Terrain of the Valmiki National Park

Based at the foothills of Himalayan Shivaliks, the terrain is a blend of gorges, cliffs, ridges, hills, streams, rivers, valleys, grasslands, woodlands, swamps, and riverine fringes. Located in the bio-geographical zone of the Indian Gangetic, the area is a combination of bhabar and terai tracts. The terai tracts are formed by the fine rich deposition of boulder and pebble. The rivers also deposit alluvium and sandy soils with variegated clay making the land fertile. River Gandak forms the western border of the national park, and the area is marked by meandering rivers, man-made canals, swamps and glossy grasslands. Two rivulets Sonha and Panchnad join the forests in India forming the ?Triveni? also known as the holy confluence. Besides, there are numerous other rivers enriching the landscape like Manor, Bhapsa, Koshil, Singha, Dhonghi, Ganguli, Dhoram etc.


Cultural Diversity

The region boasts of a socio-cultural diversity with several tribes inhabiting the place. ?Thanu? is a prominent scheduled tribe residing in the area. It is believed that the community migrated to the foothills of Himalaya from Rajasthan some 400 years ago. The prime occupation is agriculture and farming. The staple diet consists of chicken, pork, snails, fish and other wild animals. They also make their own liquor from jaggery which is considered a delicacy in the area. The people predominantly speak Bhojpuri and worship the common Hindu deities. Other tribes are collectively called Dhangar which is a combination of four different tribes- Oraon, Munda, Lohra and Bhuiya. They are believed to have migrated from the Chota Nagpur Plateau region. The two tribes collectively occupy 90% area of the region. Other minority tribes are called Baaji who are mostly outsiders and they practice agriculture or other professions in the village outside the forest.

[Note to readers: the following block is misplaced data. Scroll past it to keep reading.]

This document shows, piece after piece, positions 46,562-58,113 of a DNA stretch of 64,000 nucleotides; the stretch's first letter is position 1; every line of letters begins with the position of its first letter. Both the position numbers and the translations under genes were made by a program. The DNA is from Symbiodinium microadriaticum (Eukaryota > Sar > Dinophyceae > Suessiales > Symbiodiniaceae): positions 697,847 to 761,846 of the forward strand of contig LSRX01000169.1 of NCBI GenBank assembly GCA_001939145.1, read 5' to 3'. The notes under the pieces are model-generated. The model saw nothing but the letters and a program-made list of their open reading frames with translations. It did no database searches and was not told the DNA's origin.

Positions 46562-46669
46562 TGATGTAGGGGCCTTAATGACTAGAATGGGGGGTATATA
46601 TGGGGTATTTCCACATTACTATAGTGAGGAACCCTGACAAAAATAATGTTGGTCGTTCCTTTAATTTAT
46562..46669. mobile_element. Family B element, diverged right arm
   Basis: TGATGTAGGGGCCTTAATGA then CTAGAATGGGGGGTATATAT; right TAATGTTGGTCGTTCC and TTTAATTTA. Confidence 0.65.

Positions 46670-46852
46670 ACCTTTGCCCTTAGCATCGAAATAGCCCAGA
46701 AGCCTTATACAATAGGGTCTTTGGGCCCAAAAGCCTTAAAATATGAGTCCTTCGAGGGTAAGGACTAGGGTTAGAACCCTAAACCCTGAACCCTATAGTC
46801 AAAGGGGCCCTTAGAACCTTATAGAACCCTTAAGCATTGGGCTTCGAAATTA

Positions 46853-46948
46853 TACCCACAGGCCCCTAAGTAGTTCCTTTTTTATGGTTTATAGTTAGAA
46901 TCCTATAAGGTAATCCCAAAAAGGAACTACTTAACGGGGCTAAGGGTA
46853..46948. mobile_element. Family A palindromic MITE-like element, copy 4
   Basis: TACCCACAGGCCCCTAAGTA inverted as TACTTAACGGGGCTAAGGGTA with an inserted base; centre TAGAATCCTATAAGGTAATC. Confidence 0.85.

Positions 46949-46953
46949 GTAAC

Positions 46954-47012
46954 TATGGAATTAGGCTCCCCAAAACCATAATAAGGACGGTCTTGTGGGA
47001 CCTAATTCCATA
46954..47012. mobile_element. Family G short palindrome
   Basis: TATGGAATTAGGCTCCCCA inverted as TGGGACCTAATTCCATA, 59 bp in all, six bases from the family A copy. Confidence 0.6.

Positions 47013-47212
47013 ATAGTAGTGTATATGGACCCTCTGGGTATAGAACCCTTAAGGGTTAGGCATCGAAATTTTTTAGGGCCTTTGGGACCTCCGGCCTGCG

How To Reach Valmiki National Park

The nearest airports to Valmiki National Park are Gorakhpur and Patna. The region is also well-connected through an intensive network of roadways and railways. It takes only 2 hours to reach the sanctuary from Gorakhpur. Several roadways buses ply on the route and you can also hire a private vehicle to drive down.

Direct trains are also available to reach the forest reserve from major cities of the country. It falls on the Gorakhpur- Muzaffarpur route. From other cities, you can arrive at Bagaha which is the western part of the sanctuary or Narkatiaganj which is the central or eastern part of the sanctuary. Otherwise direct trains to Bagaha and Narkatiaganj are also available from Gorakhpur or Muzaffarpur.